Good morning. If you, like me, got stuck on an airplane for hours last night because of the weather ... misery loves company.
📺 Coming up on "Axios on HBO": We dig into the GOP's looming Texas-sized problem with Reps. Will Hurd and Dan Crenshaw. And, former pastor Joshua Harris, who inspired a generation of evangelicals, discusses — for the first time — why he's renouncing his faith. Watch 6pm Sunday.
Today's word count is 890, or ~3 minutes.
Illustration: Eniola Odetunde/Axios
One of the Democratic presidential candidates' leading ideas to lower drug prices would come with intense legal battles and thus an uncertain fate.
Why it matters: Democrats' plans to seize drugmakers' patents could give patients some relief from high drug costs, if they work, but they'd be testing the boundaries of the law in order to get there.
What they're saying: Sens. Kamala Harris, Elizabeth Warren and Bernie Sanders have said they'd use "march-in rights" to take away the patents on expensive drugs. South Bend, Ind. Mayor Pete Buttigieg has also said he'd rely on similar tools.
How it works: "March-in rights" come from a decades-old, bipartisan law that allows the government to award a generic competitor the rights to make and sell a patented drug that was developed using public funding, in certain circumstances.
Yes, but: There's a formal process to challenge individual uses of the authority, and it would also be vulnerable to challenges about whether it should exist at all in this context.
The other side: The use of march-in rights "will only jeopardize our country's ability to deliver new medicines to address our most costly and challenging diseases," said Tom Wilbur, a PhRMA spokesperson.
Georgia Gov. Brian Kemp. Photo: Kevin C. Cox/Getty Images
Georgia Gov. Brian Kemp released a set of waiver proposals yesterday that would remake the individual market, the Atlanta Journal-Constitution reports.
Between the lines: Kemp's proposal — which must be approved by the federal government — would move more control over ACA dollars to the state while attempting to lower premiums in the individual market.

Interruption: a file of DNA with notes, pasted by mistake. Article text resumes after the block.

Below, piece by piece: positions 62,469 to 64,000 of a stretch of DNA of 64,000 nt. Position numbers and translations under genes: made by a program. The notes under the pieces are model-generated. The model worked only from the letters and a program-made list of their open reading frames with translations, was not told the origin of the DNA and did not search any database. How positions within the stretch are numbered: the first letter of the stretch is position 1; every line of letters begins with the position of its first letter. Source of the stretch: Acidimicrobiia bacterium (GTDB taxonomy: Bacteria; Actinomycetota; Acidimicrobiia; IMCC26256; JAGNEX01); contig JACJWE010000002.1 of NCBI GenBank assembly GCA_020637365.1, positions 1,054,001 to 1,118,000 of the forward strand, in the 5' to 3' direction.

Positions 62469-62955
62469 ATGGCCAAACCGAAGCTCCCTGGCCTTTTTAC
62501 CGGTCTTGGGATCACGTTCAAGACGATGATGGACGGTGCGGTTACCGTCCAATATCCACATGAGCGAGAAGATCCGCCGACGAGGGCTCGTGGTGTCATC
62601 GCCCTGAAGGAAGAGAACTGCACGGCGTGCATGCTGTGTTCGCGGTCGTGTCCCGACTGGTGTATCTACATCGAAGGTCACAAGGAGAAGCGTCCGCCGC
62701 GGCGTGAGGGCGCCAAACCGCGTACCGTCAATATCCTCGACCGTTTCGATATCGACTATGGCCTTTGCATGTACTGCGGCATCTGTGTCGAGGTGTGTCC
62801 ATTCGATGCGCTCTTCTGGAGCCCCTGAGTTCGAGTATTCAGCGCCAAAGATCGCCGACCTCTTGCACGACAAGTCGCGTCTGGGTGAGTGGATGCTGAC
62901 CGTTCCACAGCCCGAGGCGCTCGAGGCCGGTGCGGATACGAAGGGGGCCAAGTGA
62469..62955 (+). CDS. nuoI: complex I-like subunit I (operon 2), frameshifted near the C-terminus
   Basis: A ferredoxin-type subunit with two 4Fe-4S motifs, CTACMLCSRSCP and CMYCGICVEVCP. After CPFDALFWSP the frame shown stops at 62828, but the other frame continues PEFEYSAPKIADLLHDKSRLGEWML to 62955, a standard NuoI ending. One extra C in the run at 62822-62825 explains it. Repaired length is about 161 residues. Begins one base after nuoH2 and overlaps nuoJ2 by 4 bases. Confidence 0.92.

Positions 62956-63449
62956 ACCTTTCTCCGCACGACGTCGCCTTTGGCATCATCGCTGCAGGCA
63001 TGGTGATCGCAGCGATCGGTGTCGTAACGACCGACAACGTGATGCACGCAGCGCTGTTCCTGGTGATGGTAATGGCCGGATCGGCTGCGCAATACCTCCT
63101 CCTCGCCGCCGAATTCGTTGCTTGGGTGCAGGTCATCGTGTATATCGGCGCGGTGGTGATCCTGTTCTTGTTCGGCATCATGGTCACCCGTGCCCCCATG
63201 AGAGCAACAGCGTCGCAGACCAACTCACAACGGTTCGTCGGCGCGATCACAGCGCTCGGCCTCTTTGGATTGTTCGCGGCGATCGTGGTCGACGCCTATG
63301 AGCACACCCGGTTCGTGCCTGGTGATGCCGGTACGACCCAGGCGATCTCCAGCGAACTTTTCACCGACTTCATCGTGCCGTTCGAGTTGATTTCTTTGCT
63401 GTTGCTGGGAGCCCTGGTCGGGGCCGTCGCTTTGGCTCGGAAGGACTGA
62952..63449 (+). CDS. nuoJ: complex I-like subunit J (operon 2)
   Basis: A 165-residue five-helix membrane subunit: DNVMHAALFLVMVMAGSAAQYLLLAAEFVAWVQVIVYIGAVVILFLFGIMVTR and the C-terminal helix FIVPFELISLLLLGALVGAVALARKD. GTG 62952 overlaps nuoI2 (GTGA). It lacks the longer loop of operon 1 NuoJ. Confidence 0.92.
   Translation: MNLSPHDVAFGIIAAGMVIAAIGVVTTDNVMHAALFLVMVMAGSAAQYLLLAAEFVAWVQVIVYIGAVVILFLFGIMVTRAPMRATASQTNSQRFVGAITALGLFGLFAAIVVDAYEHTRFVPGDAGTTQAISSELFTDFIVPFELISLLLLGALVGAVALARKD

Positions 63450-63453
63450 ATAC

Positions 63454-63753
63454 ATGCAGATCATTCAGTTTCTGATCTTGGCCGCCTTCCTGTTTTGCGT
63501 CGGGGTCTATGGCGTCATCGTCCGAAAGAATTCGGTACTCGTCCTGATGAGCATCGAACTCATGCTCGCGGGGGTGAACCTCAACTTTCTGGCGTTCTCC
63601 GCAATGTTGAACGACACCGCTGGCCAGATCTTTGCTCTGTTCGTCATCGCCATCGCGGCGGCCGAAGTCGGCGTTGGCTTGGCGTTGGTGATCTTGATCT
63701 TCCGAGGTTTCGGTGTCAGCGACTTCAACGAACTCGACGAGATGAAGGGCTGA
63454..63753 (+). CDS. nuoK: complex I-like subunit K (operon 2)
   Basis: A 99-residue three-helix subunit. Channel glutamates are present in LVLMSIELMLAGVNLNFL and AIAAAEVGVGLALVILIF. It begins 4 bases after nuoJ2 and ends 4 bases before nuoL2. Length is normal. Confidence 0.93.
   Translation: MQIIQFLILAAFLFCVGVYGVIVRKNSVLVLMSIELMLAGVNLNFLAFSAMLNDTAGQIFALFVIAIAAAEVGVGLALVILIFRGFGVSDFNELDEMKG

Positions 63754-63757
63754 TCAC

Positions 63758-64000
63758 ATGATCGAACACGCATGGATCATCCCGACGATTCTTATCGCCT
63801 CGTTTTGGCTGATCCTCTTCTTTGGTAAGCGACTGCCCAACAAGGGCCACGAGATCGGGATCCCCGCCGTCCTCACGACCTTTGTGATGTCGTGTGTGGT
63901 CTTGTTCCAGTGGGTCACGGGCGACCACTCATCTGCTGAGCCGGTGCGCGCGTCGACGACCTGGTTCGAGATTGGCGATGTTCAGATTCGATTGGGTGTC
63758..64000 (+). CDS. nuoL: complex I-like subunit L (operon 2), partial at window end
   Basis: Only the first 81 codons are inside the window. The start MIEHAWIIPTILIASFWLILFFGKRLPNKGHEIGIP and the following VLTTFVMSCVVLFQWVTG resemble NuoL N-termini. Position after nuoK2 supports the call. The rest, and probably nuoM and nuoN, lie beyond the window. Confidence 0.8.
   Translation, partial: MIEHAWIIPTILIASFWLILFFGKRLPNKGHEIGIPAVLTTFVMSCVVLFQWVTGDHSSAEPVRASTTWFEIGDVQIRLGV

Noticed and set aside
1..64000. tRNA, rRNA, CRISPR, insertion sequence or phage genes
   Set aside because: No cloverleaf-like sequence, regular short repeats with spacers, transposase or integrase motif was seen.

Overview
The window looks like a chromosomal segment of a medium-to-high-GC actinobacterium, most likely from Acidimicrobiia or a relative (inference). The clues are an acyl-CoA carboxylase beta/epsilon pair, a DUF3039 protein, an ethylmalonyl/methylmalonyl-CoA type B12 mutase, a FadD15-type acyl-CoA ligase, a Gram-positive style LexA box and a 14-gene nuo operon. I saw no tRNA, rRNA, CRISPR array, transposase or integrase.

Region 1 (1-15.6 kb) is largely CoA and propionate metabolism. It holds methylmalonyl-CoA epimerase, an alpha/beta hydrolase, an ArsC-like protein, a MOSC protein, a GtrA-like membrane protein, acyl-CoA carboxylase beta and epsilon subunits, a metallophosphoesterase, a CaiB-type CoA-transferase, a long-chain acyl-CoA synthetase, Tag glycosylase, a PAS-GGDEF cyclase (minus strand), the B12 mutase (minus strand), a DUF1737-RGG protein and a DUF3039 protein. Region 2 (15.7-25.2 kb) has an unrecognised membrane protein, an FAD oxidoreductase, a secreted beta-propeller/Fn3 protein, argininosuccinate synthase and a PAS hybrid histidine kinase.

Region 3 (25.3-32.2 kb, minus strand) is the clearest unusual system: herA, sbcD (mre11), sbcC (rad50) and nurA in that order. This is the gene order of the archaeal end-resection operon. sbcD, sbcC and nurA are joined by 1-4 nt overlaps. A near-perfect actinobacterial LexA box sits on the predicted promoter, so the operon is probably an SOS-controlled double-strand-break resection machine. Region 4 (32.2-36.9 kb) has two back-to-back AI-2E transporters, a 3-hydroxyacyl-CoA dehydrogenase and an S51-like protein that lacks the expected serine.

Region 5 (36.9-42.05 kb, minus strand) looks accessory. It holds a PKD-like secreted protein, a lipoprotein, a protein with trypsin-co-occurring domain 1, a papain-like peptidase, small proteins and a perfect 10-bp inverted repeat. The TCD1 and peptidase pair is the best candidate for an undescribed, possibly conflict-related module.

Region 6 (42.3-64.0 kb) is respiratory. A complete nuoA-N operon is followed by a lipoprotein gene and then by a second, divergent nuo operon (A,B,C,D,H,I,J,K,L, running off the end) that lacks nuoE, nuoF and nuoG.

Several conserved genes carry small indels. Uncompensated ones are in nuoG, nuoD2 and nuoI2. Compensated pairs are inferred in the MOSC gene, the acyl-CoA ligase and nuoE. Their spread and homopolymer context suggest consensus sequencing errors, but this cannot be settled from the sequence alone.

Details: Controversially, the exchange market would be brought under state control, including how subsidies are structured and distributed. Plans would no longer have to cover all of the ACA's essential health benefits for enrollees to receive subsidies.
What we're watching: This is only step one. Kemp is expected to detail on Monday another waiver proposal that could lead to a limited Medicaid expansion, per AJC.
On the other hand, Indiana announced yesterday that it's temporarily halting its Medicaid work requirements because of a lawsuit, per the Wall Street Journal.
If Express Scripts is any kind of bellwether for drug rebates — pricing discounts that drug manufacturers pay to pharmacy benefit managers so their drugs get put on the drug coverage lists — then those dollars are continuing to rise, Axios' Bob Herman reports.
By the numbers: Cigna, which bought Express Scripts last year, said it is owed almost $4 billion in rebates from pharmaceutical companies as of Sept. 30, according to new investor documents. That's up almost $600 million since the start of this year.
Between the lines: PBMs don't keep all of those dollars. A lot goes back to large employers, governments and health plans as a way to lower premiums.
Go deeper: The drug rebate curtain
Procedural mistakes in end-of-life care have led to wrongful deaths, according to a pair of investigations from ProPublica.
Details: Doctors have turned to family members even when patients still had the ability to decide on their care, Axios' Marisa Fernandez writes.
The impact: Providers are now facing lawsuits that say "extreme measures had been taken to keep a patient alive even when such measures were not what the patient or family wanted," per ProPublica.
Read the investigations:
A grieving widow's slide into depression landed her in a hospital for five nights, which then turned into a $29,894.50 medical bill that her insurance didn't cover, Kaiser Health News reports with NPR.
Why it matters: The woman had an association health plan. Her story illustrates how these plans can backfire on patients.